Driverless cars – a best practice in industry and regulatory collaboration?
Almost every automaker is in the process of developing autonomous or semi-autonomous cars. And the technology industry is also staking its claim. Uber, for example, is betting its long-term viability on driverless innovation. Google (and if reports are to be believed, Apple) is also making investments in this space. It is clear the self-driving car has moved from science fiction to science fact. And automakers now predict that driverless cars may be ready for sale as early as 2021 – five short years away.
The pace of innovation in this space has been breathtaking. And while the concept of ceding control to an autonomous vehicle seems difficult to fathom today, the last 10 years of technological innovation have taught us that consumers’ willingness to adapt in the name of convenience is nearly limitless.
Against that backdrop, I want to take a look at how regulators and the automotive and technology industries are approaching the likely issues ahead, and the role communications is playing and will play in bringing a still-wary public on board.
Since the tragic death of a Tesla driver in May while testing a self-driving car, media commentary has speculated whether the aggressive timeline proposed by manufacturers was realistic. Would passenger safety be sacrificed at the altar of innovation?
Experience has taught us that innovation waits for no one – particularly not regulators. Uber and Airbnb for example, pushed forward with their transformational services – asking for forgiveness (or going to battle) rather than seeking permission. But in the case of self-driving cars, that approach is unlikely to work. The psychological step required on the part of the average consumer to use a driverless car is huge, and without quantifiable proof these cars are safe, deep market penetration will be tough to achieve.
With this in mind, the US government – specifically the Department of Transportation – took an unprecedented step and proactively issued a set of federal guidelines in September. These provide guidance to manufacturers on factors they should consider – privacy and cybersecurity, for example – as they develop the technology. But the emphasis of the guidelines is not on imposing regulations that could slow down progress. Instead, the guidelines request, for example, that makers of driverless cars complete a 15-point safety and performance checklist that the public can see – putting transparency at the heart of their efforts. There are even guidelines to states on how to ensure uniformity of regulations.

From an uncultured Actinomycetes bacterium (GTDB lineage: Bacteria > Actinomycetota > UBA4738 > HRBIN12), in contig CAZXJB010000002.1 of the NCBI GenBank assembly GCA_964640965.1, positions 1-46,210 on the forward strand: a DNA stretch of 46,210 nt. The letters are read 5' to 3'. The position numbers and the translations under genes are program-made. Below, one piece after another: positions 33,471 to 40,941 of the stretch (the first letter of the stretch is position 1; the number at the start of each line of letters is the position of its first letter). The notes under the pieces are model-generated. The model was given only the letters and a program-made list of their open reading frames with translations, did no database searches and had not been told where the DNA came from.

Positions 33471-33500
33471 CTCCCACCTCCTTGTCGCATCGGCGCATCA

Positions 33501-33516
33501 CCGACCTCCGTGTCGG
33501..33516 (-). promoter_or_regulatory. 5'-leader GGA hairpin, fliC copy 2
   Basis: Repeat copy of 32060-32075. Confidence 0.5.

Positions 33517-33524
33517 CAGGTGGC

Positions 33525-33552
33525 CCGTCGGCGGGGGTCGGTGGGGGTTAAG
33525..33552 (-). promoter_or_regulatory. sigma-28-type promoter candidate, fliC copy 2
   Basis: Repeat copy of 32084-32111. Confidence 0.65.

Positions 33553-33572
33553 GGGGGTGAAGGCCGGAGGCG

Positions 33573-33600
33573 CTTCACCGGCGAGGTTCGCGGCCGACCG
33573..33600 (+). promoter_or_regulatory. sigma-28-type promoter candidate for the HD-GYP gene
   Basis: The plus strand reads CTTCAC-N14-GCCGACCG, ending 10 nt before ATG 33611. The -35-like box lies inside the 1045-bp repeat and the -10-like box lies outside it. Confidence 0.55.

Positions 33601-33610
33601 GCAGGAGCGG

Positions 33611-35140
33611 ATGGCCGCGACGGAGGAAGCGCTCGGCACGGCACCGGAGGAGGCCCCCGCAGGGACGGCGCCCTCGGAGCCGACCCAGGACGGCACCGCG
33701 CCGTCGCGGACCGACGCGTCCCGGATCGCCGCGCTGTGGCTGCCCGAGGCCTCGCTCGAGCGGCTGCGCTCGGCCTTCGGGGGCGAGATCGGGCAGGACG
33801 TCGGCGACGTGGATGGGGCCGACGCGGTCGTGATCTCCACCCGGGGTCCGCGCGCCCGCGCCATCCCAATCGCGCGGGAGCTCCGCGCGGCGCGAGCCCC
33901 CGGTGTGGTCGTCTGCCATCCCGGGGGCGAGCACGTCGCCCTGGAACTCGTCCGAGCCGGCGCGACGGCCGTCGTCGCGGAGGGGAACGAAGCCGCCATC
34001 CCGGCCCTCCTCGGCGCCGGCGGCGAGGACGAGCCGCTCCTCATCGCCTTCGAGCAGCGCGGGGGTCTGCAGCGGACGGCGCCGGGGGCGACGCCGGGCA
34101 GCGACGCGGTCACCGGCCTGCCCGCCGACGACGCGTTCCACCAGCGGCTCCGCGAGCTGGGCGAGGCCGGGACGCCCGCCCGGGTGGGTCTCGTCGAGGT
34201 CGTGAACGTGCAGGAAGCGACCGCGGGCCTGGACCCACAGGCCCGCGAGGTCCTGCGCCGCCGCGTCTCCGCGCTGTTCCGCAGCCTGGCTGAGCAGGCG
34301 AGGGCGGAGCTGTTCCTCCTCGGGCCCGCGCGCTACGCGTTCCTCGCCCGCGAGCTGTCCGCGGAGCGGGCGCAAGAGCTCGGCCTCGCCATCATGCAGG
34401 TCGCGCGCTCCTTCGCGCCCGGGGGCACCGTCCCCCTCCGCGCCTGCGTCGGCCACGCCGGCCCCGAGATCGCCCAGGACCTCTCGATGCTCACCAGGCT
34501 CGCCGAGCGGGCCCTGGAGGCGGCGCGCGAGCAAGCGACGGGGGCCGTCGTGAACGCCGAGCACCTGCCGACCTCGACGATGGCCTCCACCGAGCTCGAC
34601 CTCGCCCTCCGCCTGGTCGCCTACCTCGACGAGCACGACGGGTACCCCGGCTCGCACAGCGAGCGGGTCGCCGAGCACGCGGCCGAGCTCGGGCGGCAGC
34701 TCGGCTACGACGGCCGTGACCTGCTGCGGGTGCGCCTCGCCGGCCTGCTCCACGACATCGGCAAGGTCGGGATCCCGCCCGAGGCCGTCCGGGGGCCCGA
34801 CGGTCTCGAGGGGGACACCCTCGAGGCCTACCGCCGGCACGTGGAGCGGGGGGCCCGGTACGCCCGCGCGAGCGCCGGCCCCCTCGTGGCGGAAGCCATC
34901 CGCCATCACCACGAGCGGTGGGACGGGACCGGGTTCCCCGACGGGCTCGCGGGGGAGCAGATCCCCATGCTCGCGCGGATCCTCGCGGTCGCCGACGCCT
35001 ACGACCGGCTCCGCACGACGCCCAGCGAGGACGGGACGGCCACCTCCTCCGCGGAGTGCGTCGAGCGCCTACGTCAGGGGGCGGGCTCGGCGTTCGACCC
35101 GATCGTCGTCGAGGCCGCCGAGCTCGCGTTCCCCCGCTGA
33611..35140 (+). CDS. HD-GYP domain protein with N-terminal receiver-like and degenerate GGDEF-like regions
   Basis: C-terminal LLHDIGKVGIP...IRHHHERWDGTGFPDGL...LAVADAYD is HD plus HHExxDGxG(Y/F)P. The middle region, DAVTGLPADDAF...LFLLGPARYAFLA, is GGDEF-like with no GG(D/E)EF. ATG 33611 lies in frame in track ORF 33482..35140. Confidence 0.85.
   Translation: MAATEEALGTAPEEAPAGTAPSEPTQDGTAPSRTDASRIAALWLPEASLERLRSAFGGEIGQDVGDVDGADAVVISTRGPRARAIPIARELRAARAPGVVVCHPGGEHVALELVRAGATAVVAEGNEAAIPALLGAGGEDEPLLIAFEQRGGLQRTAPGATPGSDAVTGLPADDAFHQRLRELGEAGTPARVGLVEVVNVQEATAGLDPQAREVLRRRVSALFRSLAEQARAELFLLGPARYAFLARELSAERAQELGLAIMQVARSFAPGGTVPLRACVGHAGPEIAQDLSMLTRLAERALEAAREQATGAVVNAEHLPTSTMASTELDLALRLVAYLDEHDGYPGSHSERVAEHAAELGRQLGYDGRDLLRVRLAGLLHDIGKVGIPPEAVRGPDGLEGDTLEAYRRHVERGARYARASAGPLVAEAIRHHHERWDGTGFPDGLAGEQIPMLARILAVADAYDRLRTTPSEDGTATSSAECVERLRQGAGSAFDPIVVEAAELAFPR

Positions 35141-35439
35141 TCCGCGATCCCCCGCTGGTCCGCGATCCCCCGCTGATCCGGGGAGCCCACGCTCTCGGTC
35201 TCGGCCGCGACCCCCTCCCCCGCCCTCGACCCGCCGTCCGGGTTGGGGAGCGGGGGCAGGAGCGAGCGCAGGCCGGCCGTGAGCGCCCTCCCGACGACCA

This is a welcome move on a number of levels. In recent blogs I have talked about the risks companies run in ignoring regulatory standards and the cost – both financial and reputational – of doing so. I have also broached the issue of how regulators have allowed themselves to be outpaced by innovation and the need for both sides to find workable compromises.
It is deeply encouraging to see the government, car manufacturers and technology titans work in unison to help assuage consumer concerns re autonomous vehicles.
And yet there is much more to do. Numerous questions remain unanswered. What are the implications for insurance companies? Who will be responsible in the event of an accident? Uber drivers are currently battling to be viewed as employees rather than contractors, but self-driving cars have the potential to render them obsolete. Will we see battles with labor organizers as a result? There are also environmental factors to consider. Will we face the scenario of an endless stream of self-driving cars circling streets all day in search of customers?
The guidelines admit that much is yet to be clarified, and regulators anticipate issuing updates within a year, encouraging the public at large to voice their concerns.
This collaborative effort is in essence the opening gambit in a years’ long communication strategy to convince the public to embrace one of the most radical innovations of any lifetime. The publication of President Obama’s op-ed in the Pittsburgh Post-Gazette ensured the topic will receive a wealth of attention for some time to come.
It will be fascinating to watch how the story unfolds. In the meantime, the decision by all vested parties to work together and create a forum for constructive two-way dialogue with the public and all concerned stakeholders is a welcome change of approach.